I've been slogging through a chapter that deals with the evolution of the family values agenda, Christian psychology, and evangelical child rearing. It's always harder when one moves further up in time. I feel more secure in what I have to say when the characters I'm writing about have been dead for at least half a century. (You know, when I'm writing about old time Nazarene preacher "Uncle" Bud Robinson or the Earth-quaker Seth Cook Rees.)
I've spent some recent days reading through issues of Christian Century, Christianity Today, the Herald of Holiness, Christian Life, and Christian Herald. (Evangelicals loved to us words like "herald," "trumpet," "harbinger," and "advocate" in the titles of their mags. What about "liberator" or "dissenter"?) The time frame: 1966 to about 1975. Though this is really recent history I've also been struck by what a distant era this now seems like. Many of the concerns of writers and editors, it's safe to say, are deep in the dustbin of history now. At other times what would amount to a kind of baroque political incorrectness today was no big deal then. Take for example one of the most interesting headlines from one of these magazines (and it wasn't Christian Century): "Good News for Retards."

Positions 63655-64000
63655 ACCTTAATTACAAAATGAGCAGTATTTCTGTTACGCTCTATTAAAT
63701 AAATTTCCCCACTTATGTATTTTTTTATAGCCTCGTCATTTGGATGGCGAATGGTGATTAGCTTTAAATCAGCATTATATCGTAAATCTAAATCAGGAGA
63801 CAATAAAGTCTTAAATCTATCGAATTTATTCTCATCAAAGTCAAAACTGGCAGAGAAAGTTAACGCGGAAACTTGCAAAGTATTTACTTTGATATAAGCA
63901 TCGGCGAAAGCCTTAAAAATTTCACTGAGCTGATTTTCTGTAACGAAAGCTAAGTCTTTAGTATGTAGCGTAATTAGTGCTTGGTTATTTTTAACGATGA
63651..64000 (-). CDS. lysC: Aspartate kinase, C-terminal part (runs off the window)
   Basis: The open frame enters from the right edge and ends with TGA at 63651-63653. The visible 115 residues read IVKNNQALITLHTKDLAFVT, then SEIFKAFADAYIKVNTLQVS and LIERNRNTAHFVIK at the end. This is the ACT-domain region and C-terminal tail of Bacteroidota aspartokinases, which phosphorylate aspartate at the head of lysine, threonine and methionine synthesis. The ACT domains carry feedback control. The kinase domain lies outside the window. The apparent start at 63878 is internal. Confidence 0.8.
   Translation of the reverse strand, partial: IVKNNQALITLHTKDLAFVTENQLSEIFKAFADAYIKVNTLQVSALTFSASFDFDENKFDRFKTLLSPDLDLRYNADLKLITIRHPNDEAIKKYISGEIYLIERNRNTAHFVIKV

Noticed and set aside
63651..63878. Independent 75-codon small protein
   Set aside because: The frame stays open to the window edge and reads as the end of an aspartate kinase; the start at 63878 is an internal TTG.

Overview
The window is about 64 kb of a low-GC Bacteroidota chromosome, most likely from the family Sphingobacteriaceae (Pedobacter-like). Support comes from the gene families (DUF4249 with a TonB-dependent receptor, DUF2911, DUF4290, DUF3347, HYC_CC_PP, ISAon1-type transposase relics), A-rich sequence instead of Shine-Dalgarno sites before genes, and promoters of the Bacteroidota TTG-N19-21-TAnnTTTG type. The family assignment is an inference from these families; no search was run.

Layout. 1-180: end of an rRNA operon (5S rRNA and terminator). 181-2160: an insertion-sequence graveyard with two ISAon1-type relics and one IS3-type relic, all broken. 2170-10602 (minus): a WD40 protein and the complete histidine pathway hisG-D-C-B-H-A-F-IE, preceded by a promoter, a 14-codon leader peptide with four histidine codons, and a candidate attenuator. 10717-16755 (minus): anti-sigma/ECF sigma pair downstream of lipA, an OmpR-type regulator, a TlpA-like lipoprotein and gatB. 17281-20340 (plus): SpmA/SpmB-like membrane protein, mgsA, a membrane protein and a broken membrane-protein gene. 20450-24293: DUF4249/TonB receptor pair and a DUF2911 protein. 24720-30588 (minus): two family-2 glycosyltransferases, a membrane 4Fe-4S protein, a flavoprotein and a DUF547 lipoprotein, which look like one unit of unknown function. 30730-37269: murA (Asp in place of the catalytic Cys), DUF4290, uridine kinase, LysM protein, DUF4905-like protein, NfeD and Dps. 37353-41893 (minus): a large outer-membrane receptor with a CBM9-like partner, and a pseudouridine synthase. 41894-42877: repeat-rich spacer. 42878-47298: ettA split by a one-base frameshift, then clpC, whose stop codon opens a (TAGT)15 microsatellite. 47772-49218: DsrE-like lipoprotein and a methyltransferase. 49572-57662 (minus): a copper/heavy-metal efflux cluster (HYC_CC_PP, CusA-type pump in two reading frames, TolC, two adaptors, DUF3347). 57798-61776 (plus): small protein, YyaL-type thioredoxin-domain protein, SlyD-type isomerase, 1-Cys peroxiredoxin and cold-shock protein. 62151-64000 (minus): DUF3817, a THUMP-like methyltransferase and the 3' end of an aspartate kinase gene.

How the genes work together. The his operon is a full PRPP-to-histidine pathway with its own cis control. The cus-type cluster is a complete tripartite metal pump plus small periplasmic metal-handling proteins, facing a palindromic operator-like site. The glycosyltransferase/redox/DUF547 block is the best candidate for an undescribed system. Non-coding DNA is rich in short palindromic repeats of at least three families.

As I'm thumbing through yellowed copies--always better to look through print versions, I think--I've also been fascinated by the graphics, layout, and general look of these mags. Part Madmen Moderne, part Batman. Evangelicals, even those not so enthralled with Jesus People, quickly adopted the Haight, Op, and Pop Art wildness of the day. So, I include here a couple of my favorites. (Click images to enlarge.) The Bob Jones U. advert from 1968 is priceless! Pat Boone's take on the rapture might be worth more than a gospel car full of gold. Also, great use of passive voice: "Pat Boone's RAPTURE has been heralded as the greatest new religious record in 35 years." Heralded, see.
That reminds me of a recent news item from the English newspaper, not so affectionately called the Daily Torygraph by some: "Jesus will return by 2050, say 40pc of Americans." The paper picked up on a Pew, The Press/Smithsonian Magazine poll. Brits always like to be shocked by how unlike us they are. Few snakehandlers, supermalls, megachurches, kids with adult diabetes, or WWF wrestlers-turned-politicians across the pond. "41 per cent say Jesus Christ will return within the next 40 years while 46 per cent say this will definitely or probably not happen." 71% also think cancer will be cured by 2050. Are these two items related?
Pat Boone might have been a pop singer only a parent could love, but he was on to something with this rapture business!